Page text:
The Classical Greek city-states flourished on the basis of production of goods and seaborne trade. The success was so great that the next natural step in the expansion of their activities was the establishment of colonial towns out in their markets in southern Italy, northern Greece and the Black Sea region. The consequence of this development was that the satellite cities / colonies gradually established their own production of goods to trade in their home markets and in even more distant regions.
In the beginning the people of the Classical Greek city-states were closely linked to the people of their colonies and everything was still ok.
In the Mediterranean region new powers developed. The Phoenicians had success with maritime commerce, and Rome gradually incorporated the communities on the Italian peninsula in their economic and political system. With the coastal areas on the Italian peninsula already colonized the Roman expansion strategies became for a long time land oriented.
Just as the expansion policies of the Classical Greek city states and of Rome looked like huge successes, but in actual fact were the beginning of the decline, the internationalization successes of “the Old Industrialized Countries” are actually the beginning of the end of their 600 years long economic and societal flowering.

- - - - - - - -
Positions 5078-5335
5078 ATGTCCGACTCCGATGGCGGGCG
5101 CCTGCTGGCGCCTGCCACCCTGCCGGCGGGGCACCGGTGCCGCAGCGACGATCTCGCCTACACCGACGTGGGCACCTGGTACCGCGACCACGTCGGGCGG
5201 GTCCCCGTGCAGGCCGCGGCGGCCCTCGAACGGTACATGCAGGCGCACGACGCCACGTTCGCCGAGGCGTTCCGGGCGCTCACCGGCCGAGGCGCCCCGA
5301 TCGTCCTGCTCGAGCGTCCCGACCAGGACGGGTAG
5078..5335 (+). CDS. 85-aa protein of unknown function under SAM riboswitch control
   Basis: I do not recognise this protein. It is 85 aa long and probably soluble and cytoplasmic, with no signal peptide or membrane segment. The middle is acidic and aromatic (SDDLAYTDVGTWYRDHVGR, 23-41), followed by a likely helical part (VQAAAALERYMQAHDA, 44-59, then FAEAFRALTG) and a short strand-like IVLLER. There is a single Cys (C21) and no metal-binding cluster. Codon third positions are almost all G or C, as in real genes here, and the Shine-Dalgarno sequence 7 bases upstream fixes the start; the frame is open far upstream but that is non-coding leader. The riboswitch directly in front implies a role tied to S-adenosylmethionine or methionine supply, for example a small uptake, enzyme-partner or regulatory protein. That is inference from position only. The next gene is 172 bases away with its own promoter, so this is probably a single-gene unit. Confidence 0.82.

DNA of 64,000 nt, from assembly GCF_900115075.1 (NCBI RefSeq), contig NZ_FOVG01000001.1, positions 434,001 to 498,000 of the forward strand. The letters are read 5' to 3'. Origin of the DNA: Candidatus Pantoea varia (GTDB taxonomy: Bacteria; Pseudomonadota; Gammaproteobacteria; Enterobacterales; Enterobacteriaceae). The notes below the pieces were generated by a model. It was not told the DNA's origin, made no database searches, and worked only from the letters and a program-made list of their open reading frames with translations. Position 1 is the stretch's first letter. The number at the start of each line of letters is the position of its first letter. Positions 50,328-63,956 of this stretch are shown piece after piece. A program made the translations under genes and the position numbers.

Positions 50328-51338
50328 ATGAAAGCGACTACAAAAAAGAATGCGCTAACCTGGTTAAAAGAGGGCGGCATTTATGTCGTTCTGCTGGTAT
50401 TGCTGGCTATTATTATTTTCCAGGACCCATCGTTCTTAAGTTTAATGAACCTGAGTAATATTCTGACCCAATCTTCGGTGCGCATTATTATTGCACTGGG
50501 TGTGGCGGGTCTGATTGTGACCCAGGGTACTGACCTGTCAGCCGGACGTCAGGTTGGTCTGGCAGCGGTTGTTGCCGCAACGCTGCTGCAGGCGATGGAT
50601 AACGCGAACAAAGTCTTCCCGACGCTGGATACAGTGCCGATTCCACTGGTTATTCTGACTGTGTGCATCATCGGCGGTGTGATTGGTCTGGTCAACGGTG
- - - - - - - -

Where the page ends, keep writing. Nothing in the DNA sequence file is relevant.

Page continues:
It is still "The Old Industrialized Countries” national task to maintain a well-functioning society, education, infrastructure, hospitals and other welfare services and defense, but the production and economy needed to meet all these economic demands are with increasing speed fleeing the “Old Industrialized Countries”.
The belief that globalization would result in increased national economic growth has unfortunately proved to be unfounded. The internationalized companies naturally place their activities where it is most profitable and will rather employ cheaper foreign labor and experts than expensive “Old Industrial Countries” labor and experts.
What looked like economic progress was in fact growing recession in Denmark and in the other "Old Industrialized Countries" too.
As stated above, this is not primarily an economic crisis, it is " The Old Industrialized Countries” production crisis, that have had and will continue to have growing economic consequences.